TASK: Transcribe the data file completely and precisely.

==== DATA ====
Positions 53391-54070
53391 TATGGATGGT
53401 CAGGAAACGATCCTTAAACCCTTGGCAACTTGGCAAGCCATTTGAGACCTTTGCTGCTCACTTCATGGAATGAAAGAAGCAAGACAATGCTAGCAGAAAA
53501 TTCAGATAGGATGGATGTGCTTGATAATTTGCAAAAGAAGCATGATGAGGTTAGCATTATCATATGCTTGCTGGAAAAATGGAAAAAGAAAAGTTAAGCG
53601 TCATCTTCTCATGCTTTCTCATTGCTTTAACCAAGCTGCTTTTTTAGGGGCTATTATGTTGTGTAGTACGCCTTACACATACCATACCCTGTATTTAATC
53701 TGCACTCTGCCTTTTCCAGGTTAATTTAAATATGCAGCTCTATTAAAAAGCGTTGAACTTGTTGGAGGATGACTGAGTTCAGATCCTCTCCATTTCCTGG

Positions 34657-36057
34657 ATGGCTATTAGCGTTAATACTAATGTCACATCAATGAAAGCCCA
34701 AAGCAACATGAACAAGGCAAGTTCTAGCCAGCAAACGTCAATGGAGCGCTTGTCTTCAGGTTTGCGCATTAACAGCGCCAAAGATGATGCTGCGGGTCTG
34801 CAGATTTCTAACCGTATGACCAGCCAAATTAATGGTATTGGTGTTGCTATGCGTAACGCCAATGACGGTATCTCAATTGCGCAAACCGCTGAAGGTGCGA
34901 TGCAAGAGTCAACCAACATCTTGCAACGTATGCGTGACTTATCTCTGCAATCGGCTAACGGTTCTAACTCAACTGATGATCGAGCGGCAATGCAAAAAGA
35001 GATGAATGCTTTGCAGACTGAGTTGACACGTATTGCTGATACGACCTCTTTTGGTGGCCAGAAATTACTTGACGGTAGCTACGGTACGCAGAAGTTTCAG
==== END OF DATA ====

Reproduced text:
Positions 53391-54070
53391 TATGGATGGT
53401 CAGGAAACGATCCTTAAACCCTTGGCAACTTGGCAAGCCATTTGAGACCTTTGCTGCTCACTTCATGGAATGAAAGAAGCAAGACAATGCTAGCAGAAAA
53501 TTCAGATAGGATGGATGTGCTTGATAATTTGCAAAAGAAGCATGATGAGGTTAGCATTATCATATGCTTGCTGGAAAAATGGAAAAAGAAAAGTTAAGCG
53601 TCATCTTCTCATGCTTTCTCATTGCTTTAACCAAGCTGCTTTTTTAGGGGCTATTATGTTGTGTAGTACGCCTTACACATACCATACCCTGTATTTAATC
53701 TGCACTCTGCCTTTTCCAGGTTAATTTAAATATGCAGCTCTATTAAAAAGCGTTGAACTTGTTGGAGGATGACTGAGTTCAGATCCTCTCCATTTCCTGG

Positions 34657-36057
34657 ATGGCTATTAGCGTTAATACTAATGTCACATCAATGAAAGCCCA
34701 AAGCAACATGAACAAGGCAAGTTCTAGCCAGCAAACGTCAATGGAGCGCTTGTCTTCAGGTTTGCGCATTAACAGCGCCAAAGATGATGCTGCGGGTCTG
34801 CAGATTTCTAACCGTATGACCAGCCAAATTAATGGTATTGGTGTTGCTATGCGTAACGCCAATGACGGTATCTCAATTGCGCAAACCGCTGAAGGTGCGA
34901 TGCAAGAGTCAACCAACATCTTGCAACGTATGCGTGACTTATCTCTGCAATCGGCTAACGGTTCTAACTCAACTGATGATCGAGCGGCAATGCAAAAAGA
35001 GATGAATGCTTTGCAGACTGAGTTGACACGTATTGCTGATACGACCTCTTTTGGTGGCCAGAAATTACTTGACGGTAGCTACGGTACGCAGAAGTTTCAG